Figure 3.13 (a) Scanning electron micrograph (SEM) shows a transverse section of xylem tissue in Brachychiton australis. Large xylem vessels are surrounded by fibres and parenchyma; scale bar, 500 μm. Xylem vessels are dead at maturity and form long hollow tubes that minimise the resistance to water flow through the plant. Connecting intervessel walls contain bordered pits, cavities in the lignified secondary cell walls that allow for transfer of water between vessels. (b) Longitudinal section showing vessels in the xylem tissue of Fraxinus americana. Vessels are made up of repeated individual units (vessel elements) that are joined end to end by perforation plates; scale bar, 400 μm  (c) SEM of the finely sculptured scalariform perforation plates in Betula ermanii xylem. Water passes easily from one xylem vessel to another by this route; scale bar, 20 μm (d) SEM showing surface view of the pit membrane with secondary wall removed by sectioning; scale bar, 2 μm. Tiny pores allow the movement of water between vessels but limit the movement of gas and pathogens. Bordered pits act as the safety valves of the plant hydraulic system. (Images courtesy B. Choat and S. Jansen).

Vascular transport systems have evolved to become amazingly reliable despite the metastable condition of the sap (existing as a liquid below its vapour pressure). From primitive, thickened, hollow cells, increasing specialisation has produced greater elongation and thickening of the tubes (Figure 3.13a,b). Xylem walls contain pits, in which zones of the primary wall known as ‘pit membranes’ allow water to be transmitted between vessels efficiently, while preventing a gas phase spreading through the interconnected system of vessels and blocking transport through embolisation (the blockage of a fluid channel with a bubble of gas) (Figure 3.13d). No living membrane is present in these wall structures. The efficiency with which pit membranes isolate adjacent vessels is shown in Figure 3.11b (in the previous section) where mercury, a highly cohesive liquid, is drawn into specialised bordered pits of pine tracheids without being able to exit into neighbouring tracheids.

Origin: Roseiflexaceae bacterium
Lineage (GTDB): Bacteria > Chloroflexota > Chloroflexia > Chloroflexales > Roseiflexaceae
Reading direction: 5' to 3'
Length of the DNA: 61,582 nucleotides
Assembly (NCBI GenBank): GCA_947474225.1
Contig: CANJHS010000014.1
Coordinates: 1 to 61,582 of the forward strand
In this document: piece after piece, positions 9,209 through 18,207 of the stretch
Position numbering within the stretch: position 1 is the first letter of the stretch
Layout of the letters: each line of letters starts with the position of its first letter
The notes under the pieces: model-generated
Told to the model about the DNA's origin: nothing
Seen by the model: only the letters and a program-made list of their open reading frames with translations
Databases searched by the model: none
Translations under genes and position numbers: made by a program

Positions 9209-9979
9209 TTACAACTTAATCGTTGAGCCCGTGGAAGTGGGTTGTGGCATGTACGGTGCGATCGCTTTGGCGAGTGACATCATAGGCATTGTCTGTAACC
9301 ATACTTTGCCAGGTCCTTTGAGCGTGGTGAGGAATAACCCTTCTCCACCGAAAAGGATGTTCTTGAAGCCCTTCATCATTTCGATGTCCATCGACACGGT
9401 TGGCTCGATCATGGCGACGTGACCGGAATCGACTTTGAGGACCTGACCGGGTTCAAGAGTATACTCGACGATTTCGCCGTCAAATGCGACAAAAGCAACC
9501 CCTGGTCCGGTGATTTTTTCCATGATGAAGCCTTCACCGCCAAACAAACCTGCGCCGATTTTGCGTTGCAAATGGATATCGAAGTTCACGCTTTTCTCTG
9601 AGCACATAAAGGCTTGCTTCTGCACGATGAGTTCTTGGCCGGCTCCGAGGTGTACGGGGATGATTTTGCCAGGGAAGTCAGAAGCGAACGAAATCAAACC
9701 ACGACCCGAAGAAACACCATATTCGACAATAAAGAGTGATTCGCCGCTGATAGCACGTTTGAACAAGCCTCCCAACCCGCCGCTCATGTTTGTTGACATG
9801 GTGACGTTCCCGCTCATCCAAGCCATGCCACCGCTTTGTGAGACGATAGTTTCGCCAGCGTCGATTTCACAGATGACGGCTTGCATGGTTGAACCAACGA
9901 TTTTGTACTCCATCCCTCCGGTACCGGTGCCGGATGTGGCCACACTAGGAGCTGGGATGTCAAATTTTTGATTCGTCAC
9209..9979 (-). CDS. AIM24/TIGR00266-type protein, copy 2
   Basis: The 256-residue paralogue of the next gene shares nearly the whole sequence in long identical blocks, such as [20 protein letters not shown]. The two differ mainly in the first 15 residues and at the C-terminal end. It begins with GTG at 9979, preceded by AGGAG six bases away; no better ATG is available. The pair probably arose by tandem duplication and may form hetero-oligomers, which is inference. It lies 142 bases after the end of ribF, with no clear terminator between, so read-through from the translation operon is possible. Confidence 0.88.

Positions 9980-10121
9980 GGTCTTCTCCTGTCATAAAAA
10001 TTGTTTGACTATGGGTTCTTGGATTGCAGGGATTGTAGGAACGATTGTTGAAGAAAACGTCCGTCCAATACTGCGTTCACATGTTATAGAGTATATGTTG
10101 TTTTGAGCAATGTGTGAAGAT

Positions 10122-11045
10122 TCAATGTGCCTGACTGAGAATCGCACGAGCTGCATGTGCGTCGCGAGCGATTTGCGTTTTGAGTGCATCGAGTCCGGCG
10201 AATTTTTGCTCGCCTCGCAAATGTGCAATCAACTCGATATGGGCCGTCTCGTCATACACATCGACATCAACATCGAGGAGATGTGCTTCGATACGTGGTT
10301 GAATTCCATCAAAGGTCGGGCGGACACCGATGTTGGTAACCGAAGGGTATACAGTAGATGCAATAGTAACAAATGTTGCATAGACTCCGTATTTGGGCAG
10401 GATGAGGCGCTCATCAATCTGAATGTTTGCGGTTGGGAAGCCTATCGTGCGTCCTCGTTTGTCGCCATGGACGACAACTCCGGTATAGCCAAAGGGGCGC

Vascular systems have evolved from plant species possessing only fibres and tracheids, for example the more primitive Tasmannia, to more advanced plants possessing vessels which resemble the unicellular tracheids in structure but are much wider and longer and originate from a number of cell initials fused together. Lignin thickening patterns have also evolved. Some thickening designs, such as annular and spiral, allow the tubes to extend longitudinally while supplying growing organs.

When elongation growth has ceased, an organ can be provided with more efficient pipes of larger bore and with stronger thickenings, in reticulate and scalariform patterns (Figure 3.13c). Pit fields which allow water transport across vessel walls can also be simple, unreinforced structures (simple pits) or more elaborate bordered pits in which secondary cell walls mechanically support the pit membrane. All these forms of pits can prevent air in an air-filled conduit from spreading to adjacent conduits which are conducting water under strong suction. Reinforcement of the walls around pits allows pit membranes to be as large as possible and thereby maximise water exchange between vessels.